The lines at the gas pumps

One of the best perks of shopping at Sam's Club is being able to take advantage of discounted gas prices. Who doesn't love getting a lower rate on fuel, especially when the cost of gas is so up and down? At Sam's, you can count on saving at least a few dimes per gallon ... if you're patient enough to wait in the eternal lines, that is. No matter how many pumps are open (and there's no telling what that number will be from visit to visit), it's a safe bet that you'll be waiting behind five or so other smart shoppers gassing up at a station where membership actually does make a difference.

If you're thinking that heading to Costco instead of Sam's Club to get your cheaper gas is a good idea, you may be both right and wrong. Depending on your location, one warehouse may have a bigger discount than the other. But you're not going to find shorter queues at Costco than at Sam's Club. It's better to be prepared for the irritation of spending time to save money on gas and stay put so you don't lose your place in line. Maybe shop first so you'll have snacks to enjoy while you wait.

The confusing membership rules

The idea of a Sam's Club membership is very simple in principle: Pay an annual fee, get a membership card, and save money. The practice is slightly murkier. The standard for warehouse entry is that you show your card to the clerk at the door, sort of like giving a password at a speakeasy. But Sam's Club is squishier with its regulations than this setup might suggest. Where Costco takes a hard line with shoppers passing into its bulk shopping realm, Sam's attendants sometimes let you pass without proving you're a member. You can have your card ready and not need it at all, which takes the exclusivity out of the membership. Just when you've gotten comfortable with leaving it in your wallet, you get carded again. Suddenly, anyone can get into a place you just shelled out $50.00 for, but you have to prove you belong here. Is this an actual club or not?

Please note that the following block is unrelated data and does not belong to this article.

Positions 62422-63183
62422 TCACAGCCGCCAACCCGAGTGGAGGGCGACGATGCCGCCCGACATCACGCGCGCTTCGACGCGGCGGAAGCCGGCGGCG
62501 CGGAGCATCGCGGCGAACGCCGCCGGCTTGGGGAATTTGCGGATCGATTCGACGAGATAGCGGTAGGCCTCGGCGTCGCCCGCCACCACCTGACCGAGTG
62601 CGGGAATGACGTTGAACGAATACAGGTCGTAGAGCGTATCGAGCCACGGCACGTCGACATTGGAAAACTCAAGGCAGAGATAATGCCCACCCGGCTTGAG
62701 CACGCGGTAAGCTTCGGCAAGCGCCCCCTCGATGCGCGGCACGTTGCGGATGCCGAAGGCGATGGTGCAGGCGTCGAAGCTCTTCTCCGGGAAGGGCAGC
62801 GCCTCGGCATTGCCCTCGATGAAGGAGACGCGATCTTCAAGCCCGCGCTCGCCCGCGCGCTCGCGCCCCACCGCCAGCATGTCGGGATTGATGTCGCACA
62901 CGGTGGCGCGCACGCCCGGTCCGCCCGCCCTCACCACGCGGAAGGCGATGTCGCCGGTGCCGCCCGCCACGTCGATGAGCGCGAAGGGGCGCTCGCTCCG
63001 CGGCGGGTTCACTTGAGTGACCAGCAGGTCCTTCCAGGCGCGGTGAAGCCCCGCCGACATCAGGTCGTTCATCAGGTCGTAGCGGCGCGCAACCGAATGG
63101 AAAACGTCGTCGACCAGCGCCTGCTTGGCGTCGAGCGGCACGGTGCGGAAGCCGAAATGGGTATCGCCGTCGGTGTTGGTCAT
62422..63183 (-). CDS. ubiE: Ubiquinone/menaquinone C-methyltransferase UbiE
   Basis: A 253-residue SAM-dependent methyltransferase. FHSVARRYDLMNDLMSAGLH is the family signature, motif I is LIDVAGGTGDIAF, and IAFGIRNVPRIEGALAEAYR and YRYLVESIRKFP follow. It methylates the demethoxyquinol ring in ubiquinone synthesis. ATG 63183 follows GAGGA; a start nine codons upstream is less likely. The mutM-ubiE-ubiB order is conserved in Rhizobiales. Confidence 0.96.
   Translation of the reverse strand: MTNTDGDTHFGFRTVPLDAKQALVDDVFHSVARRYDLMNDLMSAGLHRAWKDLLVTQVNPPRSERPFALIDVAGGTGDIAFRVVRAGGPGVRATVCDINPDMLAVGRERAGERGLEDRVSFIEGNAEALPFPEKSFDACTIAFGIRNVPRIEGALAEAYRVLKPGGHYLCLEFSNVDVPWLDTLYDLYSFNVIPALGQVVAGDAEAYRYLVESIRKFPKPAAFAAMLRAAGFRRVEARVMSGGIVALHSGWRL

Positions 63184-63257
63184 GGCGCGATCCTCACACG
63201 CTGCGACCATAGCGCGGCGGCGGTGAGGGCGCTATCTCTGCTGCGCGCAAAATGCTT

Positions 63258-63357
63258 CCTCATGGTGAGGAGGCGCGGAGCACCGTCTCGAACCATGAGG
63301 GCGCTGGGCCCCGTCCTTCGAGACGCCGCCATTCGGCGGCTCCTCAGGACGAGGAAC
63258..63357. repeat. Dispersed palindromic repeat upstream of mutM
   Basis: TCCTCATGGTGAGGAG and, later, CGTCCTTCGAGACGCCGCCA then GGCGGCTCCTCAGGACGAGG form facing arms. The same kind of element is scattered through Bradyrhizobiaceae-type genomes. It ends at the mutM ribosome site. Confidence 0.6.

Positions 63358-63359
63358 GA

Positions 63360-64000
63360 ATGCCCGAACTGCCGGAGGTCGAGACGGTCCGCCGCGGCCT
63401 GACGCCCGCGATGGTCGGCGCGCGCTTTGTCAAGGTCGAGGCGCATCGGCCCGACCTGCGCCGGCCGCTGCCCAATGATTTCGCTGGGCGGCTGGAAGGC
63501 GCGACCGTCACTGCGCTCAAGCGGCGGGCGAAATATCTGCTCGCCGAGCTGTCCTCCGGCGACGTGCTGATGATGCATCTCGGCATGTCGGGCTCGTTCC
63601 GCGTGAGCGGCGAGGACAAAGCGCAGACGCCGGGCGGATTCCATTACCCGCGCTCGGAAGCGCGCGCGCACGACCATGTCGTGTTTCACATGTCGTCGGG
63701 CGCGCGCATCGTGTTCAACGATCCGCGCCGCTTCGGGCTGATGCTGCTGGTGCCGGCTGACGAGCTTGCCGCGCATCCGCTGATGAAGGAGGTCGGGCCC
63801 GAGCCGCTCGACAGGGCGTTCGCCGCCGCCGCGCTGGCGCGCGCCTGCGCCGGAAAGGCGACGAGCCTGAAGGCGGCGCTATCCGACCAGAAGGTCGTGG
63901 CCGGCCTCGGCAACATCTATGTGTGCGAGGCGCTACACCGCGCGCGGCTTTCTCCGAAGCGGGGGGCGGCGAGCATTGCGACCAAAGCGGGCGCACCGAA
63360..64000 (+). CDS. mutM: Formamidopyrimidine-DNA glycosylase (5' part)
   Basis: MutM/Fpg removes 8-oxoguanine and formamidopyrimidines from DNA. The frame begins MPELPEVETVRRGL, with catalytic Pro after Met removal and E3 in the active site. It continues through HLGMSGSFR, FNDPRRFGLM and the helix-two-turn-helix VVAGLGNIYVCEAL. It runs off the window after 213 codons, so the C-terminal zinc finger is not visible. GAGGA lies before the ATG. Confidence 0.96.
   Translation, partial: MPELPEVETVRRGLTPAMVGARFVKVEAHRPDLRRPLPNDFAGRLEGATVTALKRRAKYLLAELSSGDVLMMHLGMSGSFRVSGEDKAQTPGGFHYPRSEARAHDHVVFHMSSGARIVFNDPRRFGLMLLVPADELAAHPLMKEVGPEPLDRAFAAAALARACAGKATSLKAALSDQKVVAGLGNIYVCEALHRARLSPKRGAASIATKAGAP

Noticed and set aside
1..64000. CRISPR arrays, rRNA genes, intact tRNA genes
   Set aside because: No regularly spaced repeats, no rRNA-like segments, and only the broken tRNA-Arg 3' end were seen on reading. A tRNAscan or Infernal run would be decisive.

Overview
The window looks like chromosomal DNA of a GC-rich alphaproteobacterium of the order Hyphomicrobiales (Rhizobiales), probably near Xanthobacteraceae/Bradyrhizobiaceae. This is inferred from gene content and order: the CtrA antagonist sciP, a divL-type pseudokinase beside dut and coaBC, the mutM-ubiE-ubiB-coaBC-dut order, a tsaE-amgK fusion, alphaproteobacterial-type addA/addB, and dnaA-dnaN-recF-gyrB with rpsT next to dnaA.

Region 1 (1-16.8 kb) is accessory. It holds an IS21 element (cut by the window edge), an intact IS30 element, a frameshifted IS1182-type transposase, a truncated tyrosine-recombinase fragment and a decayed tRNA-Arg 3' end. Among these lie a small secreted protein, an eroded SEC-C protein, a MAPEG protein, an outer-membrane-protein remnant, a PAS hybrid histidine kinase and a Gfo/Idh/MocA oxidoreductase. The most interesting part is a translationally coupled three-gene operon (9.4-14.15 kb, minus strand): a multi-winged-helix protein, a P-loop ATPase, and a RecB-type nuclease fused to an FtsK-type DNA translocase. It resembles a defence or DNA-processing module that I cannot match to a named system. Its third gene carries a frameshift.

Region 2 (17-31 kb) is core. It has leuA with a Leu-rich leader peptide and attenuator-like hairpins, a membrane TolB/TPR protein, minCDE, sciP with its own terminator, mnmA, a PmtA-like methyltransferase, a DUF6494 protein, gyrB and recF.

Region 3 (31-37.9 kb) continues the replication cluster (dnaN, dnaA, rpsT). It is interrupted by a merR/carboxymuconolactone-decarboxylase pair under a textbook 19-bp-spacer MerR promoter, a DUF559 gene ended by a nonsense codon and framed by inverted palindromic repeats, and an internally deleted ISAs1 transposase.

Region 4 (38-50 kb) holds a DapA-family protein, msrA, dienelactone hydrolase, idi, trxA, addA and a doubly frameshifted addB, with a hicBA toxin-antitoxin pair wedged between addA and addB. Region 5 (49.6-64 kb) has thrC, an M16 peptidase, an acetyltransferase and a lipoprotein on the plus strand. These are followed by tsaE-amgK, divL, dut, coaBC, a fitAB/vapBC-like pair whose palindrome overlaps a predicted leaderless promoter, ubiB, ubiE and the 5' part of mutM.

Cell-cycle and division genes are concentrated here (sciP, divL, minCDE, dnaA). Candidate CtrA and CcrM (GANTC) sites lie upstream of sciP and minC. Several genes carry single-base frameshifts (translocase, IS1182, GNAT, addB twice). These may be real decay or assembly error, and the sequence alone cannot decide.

Membership really comes into play when paying for your purchases, of course. Only after you scan your card can you complete the transaction and revel in your incredible savings on ginormous bundles of toilet paper and hard seltzer. Without paying your fee, you'll be unable to pass through the gates of glory. So maybe it's an actual club after all.

Oh — you say want something from the Sam's Club food court? Well, there's no membership necessary at all for that. Ugh.

The use of AI for scanning receipts at exit

It's not enough that AI is taking over the worlds of art and industry; now it seems poised to take over the world of Sam's Club receipt checking, too. The company is currently testing out AI scanners that take the place of the workers at the exit making sure your purchases are on the up-and-up. This innovation puts newer, smarter robots in charge of tallying up the cart that just passed through the self-check robots, a checkpoint that makes sure both you and the robots did your jobs honestly. The good news about this near-dystopian development is that it may make your departure from the store quicker; rather than waiting for humans to beep your frozen ravioli and maple syrup, you can just glide through the AI portal for an automatic scan. Good luck not getting swept through a stargate as you pass.

But with stories of how much better Costco treats its employees than Sam's Club, instituting AI in a task that may result in job reduction doesn't make the prospect of shopping at Sam's more attractive to those of us who view automation with a wary eye. Knowing that Sam's Club is likely putting digital advances ahead of the human beings it employs is more than just annoying; it's downright troubling.